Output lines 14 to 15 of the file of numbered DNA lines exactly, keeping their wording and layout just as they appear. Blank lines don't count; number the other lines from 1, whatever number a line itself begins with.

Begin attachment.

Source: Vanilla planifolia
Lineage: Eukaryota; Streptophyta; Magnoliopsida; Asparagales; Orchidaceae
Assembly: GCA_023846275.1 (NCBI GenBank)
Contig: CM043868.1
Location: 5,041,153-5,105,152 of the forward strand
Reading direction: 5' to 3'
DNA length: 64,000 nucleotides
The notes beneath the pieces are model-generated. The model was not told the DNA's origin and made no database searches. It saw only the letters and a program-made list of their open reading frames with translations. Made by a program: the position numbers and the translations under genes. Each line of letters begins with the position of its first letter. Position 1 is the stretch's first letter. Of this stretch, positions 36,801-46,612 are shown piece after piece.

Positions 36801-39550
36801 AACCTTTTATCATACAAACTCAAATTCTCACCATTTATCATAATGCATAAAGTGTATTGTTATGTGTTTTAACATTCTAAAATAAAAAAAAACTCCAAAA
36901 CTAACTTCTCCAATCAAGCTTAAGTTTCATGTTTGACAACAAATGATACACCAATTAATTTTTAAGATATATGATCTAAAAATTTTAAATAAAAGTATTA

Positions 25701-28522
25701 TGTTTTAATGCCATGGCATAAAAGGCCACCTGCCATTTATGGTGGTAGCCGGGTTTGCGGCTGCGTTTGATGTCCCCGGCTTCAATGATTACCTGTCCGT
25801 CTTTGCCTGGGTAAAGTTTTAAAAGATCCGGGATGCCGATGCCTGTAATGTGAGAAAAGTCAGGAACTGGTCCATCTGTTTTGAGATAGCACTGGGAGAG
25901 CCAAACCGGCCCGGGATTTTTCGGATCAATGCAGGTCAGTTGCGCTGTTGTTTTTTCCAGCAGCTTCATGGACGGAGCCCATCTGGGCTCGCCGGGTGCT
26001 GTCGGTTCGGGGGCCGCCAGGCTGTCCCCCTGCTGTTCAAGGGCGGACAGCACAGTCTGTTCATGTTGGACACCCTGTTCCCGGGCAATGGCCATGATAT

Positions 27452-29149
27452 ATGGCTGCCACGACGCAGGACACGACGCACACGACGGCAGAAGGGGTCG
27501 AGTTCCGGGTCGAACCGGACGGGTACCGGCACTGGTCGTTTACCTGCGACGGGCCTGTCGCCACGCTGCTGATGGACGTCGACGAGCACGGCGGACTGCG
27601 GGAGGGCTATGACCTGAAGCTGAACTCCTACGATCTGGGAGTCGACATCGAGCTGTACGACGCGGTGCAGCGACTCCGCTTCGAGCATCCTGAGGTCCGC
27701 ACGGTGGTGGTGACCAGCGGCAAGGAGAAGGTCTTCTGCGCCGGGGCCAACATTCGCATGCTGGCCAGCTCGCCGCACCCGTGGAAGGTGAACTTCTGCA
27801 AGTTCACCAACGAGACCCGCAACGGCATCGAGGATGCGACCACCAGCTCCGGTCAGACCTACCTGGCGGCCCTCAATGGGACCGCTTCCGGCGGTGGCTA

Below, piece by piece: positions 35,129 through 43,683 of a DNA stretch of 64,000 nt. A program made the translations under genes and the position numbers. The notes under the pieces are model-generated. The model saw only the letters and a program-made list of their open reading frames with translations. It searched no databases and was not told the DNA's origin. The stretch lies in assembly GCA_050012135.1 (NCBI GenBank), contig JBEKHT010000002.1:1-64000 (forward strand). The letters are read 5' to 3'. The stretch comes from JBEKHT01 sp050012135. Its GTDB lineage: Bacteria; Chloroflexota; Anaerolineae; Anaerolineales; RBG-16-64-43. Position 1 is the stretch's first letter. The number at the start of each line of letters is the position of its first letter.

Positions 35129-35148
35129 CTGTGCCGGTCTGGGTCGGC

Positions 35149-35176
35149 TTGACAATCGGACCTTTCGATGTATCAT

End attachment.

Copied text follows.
25801 CTTTGCCTGGGTAAAGTTTTAAAAGATCCGGGATGCCGATGCCTGTAATGTGAGAAAAGTCAGGAACTGGTCCATCTGTTTTGAGATAGCACTGGGAGAG
25901 CCAAACCGGCCCGGGATTTTTCGGATCAATGCAGGTCAGTTGCGCTGTTGTTTTTTCCAGCAGCTTCATGGACGGAGCCCATCTGGGCTCGCCGGGTGCT